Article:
Its new plan also will address issues and challenges not in 1.0, including transportation and building electrification, the need for microgrids for resiliency, and the need to grow load flexibility, it added.

The 1.0 plan focused on the three targets of rates and tariffs, DER on the distribution system, and in wholesale markets. The 2.0 plan expands to four tracks that follow related commission proceedings: Load Flexibility and Rates, Grid Infrastructure, Market Integration, and DER Customer Programs

Tracks

The Load Flexibility and Rates track focuses on managing DER through demand side programs and time-varying retail rate designs that can make the power system more flexible, the draft reported.

But new work on rates could become too prescriptive, EBCE’s Chaset cautioned. California is already implementing mandatory time-of-use rates, and  real-time pricing introduces complexity for customers,” he said. “The price signals we have now will allow load serving entities and the private sector to innovate solutions.”

Drivers other than new rate designs will be needed for “mass adoption of flexible loads,” Gridworks’ Tisdale added. But work on rate designs to better manage flexible load will be valuable, he added.

The Grid Infrastructure track, intended to guide utility infrastructure planning and operations for DER, will address questions key to many regulatory decisions, EBCE’s Chaset said. If distributed resources are deployed where and when they are needed, it will result a higher net energy metering compensation and lead to greater utility investment in the buildout of microgrids for reliability, he said.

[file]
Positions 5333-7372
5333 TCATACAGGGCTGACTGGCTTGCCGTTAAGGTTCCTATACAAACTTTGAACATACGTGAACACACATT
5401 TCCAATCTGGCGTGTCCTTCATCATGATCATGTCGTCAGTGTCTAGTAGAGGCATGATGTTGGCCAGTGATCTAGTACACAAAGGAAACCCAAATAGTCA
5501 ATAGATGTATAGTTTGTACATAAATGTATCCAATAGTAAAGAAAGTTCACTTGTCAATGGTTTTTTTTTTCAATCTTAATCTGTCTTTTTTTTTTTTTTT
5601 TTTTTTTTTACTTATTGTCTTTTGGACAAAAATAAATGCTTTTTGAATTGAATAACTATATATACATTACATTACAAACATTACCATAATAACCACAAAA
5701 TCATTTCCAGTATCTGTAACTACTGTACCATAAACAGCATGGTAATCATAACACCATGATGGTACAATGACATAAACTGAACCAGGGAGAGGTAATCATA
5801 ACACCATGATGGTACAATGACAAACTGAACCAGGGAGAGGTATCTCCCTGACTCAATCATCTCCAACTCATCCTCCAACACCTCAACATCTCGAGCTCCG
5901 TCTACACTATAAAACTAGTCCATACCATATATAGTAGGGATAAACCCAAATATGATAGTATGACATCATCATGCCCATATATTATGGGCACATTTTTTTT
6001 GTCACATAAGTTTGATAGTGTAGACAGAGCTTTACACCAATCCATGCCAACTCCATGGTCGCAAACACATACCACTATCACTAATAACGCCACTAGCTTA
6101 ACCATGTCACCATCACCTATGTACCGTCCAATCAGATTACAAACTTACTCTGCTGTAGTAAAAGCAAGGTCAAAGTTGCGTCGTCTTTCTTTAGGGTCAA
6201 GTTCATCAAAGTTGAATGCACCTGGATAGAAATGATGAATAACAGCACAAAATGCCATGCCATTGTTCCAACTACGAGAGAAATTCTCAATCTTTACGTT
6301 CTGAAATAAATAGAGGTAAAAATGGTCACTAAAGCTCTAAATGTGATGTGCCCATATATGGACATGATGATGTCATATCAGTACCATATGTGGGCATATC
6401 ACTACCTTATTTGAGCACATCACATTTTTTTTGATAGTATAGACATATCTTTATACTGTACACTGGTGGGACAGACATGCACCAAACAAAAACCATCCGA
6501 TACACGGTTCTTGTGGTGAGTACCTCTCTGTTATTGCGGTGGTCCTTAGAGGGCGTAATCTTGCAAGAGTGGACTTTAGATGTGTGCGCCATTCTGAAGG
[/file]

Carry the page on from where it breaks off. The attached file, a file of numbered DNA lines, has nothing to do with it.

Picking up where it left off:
SCE’s Menon agreed. The next step is to go beyond traditional solutions and integrate DER solutions into distribution planning, she said. “We need to make the DER option part of planning from the beginning,” she said. That is something that could be accomplished in the 2.0 process.

Market integration is key

The Market Integration track is focused on integrating DER into wholesale markets and capturing more DER value streams, the CPUC said. But there is little action defined in the 2.0 draft on wholesale markets, Gridworks’ Tisdale warned.

The just-approved federal Order 2222 “calls for a national opening of DER participation in wholesale markets, but California, the fastest-growing U.S. distributed resources market, does not appear ready to address it,” he added.

Market integration is the most important track in the 2.0 draft because California regulators need to prepare to use DER in wholesale markets for grid services, EBCE’s Chaset said.

The Customer Programs track is intended to enable equitable customer access and compensation and efficient power provider management of DER, the CPUC said. That would align DER capabilities, customer interests, and system needs.

But “over-engineered programs” can lead to inadequate market outcomes, Chaset warned. It may be better to leave program design to load serving entities who know their own customers, he said.

SCE is always working on customer programs and with DER vendors to innovate, Menon pointed out. But the Action Plan is valuable because it coordinates the inter-related proceedings involving those programs, she said.

The commission’s Draft Distributed Energy Resources Action Plan 2.0 provides a framework for the proceedings scheduled to begin with a public workshop August 26, 2021.

Herman K. Trabish

Share this story

Not a member yet?

Subscribe Now